Except as indicated below, the following facts are not in dispute. Plaintiffs Mary and Daniel Shied are the parents of Katherine Shied, a student classified as a child with a disability under the meaning of the Individuals with Disabilities Education Act ("IDEA"). Katherine and her parents reside within the School District and, consequently, the School District is obligated under IDEA to offer a free and appropriate education ("FAPE") to Katherine. Katherine attended school in Penfield from the third through sixth grades. During sixth grade, she attended regular classes but, because of identified disabilities, was provided with an individualized education program ("IEP"). Both sides agree that Katherine achieved success in sixth grade. However, plaintiffs maintain that her success came at a cost of significant emotional stress, demonstrated by her need for increased medication as prescribed by her psychiatrist.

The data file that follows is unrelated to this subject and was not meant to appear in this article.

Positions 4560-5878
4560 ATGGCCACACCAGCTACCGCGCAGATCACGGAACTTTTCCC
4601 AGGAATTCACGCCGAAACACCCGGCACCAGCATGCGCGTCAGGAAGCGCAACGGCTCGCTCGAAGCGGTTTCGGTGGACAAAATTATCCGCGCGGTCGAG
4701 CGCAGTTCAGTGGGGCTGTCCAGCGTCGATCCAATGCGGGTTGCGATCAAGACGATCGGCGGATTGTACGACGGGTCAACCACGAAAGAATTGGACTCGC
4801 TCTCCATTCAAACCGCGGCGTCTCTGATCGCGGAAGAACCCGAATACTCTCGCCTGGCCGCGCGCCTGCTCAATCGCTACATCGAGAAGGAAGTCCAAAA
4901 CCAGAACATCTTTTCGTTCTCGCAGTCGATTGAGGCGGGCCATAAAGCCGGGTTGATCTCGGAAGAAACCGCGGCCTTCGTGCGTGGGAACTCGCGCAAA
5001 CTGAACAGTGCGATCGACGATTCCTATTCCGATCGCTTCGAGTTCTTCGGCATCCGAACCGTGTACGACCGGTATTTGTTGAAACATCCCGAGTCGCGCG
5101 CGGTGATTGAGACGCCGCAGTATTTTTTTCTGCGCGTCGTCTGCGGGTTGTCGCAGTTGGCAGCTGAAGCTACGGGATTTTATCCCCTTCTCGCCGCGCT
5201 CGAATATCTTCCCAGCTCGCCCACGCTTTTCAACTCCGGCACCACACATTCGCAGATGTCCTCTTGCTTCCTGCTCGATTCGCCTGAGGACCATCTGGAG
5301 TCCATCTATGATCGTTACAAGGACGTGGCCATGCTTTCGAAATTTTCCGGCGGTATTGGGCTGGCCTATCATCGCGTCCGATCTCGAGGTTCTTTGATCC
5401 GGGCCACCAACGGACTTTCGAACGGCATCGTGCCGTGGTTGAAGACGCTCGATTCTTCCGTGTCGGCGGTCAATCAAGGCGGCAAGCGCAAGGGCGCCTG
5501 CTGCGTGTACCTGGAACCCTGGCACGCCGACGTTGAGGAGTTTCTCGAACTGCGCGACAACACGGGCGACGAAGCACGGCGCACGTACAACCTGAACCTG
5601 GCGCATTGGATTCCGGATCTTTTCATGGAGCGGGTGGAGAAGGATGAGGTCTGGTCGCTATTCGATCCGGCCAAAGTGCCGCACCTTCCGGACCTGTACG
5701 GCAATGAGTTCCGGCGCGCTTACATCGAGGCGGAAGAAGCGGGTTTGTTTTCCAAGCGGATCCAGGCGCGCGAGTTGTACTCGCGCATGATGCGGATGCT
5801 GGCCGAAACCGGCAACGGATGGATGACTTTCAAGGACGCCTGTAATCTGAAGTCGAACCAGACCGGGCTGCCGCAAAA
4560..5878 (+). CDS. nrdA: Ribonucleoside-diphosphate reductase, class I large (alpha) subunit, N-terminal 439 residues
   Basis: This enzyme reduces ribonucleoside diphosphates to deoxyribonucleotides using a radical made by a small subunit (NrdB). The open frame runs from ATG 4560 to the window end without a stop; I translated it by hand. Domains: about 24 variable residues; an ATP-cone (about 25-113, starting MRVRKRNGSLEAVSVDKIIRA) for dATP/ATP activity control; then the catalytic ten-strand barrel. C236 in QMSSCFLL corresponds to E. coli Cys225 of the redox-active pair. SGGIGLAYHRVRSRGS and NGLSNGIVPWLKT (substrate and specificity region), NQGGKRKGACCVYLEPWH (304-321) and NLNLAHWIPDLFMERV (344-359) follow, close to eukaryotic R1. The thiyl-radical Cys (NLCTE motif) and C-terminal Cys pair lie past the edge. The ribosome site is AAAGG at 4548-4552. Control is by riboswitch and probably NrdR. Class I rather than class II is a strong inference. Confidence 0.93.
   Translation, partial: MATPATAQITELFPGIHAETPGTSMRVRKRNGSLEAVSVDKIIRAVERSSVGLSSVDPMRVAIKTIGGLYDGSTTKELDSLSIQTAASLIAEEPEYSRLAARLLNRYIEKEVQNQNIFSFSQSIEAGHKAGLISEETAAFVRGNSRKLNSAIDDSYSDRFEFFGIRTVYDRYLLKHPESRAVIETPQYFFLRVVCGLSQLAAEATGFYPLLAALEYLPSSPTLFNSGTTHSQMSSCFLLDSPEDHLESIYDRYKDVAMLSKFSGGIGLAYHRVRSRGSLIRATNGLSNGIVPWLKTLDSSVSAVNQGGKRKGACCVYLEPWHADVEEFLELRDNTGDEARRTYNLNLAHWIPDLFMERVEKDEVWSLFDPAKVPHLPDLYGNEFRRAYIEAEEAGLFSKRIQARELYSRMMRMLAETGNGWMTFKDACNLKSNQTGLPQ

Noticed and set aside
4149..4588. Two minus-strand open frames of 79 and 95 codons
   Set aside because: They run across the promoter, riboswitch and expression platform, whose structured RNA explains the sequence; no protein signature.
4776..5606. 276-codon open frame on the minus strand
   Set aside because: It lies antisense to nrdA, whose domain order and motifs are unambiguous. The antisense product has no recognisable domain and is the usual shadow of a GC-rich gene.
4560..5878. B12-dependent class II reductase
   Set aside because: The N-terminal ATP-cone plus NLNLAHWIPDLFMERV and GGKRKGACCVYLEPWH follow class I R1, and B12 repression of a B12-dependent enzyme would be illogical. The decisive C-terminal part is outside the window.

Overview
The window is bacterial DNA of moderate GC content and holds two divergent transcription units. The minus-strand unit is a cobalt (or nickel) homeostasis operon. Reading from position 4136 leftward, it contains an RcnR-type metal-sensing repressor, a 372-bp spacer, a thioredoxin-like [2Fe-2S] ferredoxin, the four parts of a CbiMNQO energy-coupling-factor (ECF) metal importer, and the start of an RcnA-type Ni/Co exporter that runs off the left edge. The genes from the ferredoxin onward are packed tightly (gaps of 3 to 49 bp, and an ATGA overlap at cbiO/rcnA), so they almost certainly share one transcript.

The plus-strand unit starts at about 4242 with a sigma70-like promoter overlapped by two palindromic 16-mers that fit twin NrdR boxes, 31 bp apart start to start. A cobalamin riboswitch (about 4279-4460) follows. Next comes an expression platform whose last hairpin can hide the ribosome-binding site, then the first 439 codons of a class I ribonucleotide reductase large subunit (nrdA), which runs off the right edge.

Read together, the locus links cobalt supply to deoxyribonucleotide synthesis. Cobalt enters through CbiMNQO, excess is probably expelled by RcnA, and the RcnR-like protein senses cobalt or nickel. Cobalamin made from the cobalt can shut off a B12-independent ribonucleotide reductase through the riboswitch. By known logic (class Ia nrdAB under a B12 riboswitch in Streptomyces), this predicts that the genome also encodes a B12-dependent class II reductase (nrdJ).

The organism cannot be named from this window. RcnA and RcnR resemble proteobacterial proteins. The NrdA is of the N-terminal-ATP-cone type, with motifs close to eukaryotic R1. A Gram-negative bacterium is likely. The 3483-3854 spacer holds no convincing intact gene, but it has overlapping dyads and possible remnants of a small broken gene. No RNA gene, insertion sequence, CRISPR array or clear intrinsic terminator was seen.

The School District created a new IEP for Katherine for seventh grade, which included many recommendations for consultant teacher services, resource room visits, counseling, testing accommodations, supplementary aides and services, and assistive technology devices. The seventh grade IEP contemplated that Katherine would attend school at Penfield's Bay Trail Middle School ("Bay Trail"), her home school. Plaintiffs, though, contend that the seventh grade IEP failed to address Katherine's lack of progress in reading decoding. As a result, plaintiffs maintain that, for seventh grade, they opted to send Katherine to the Norman Howard School, a private school serving only special education students.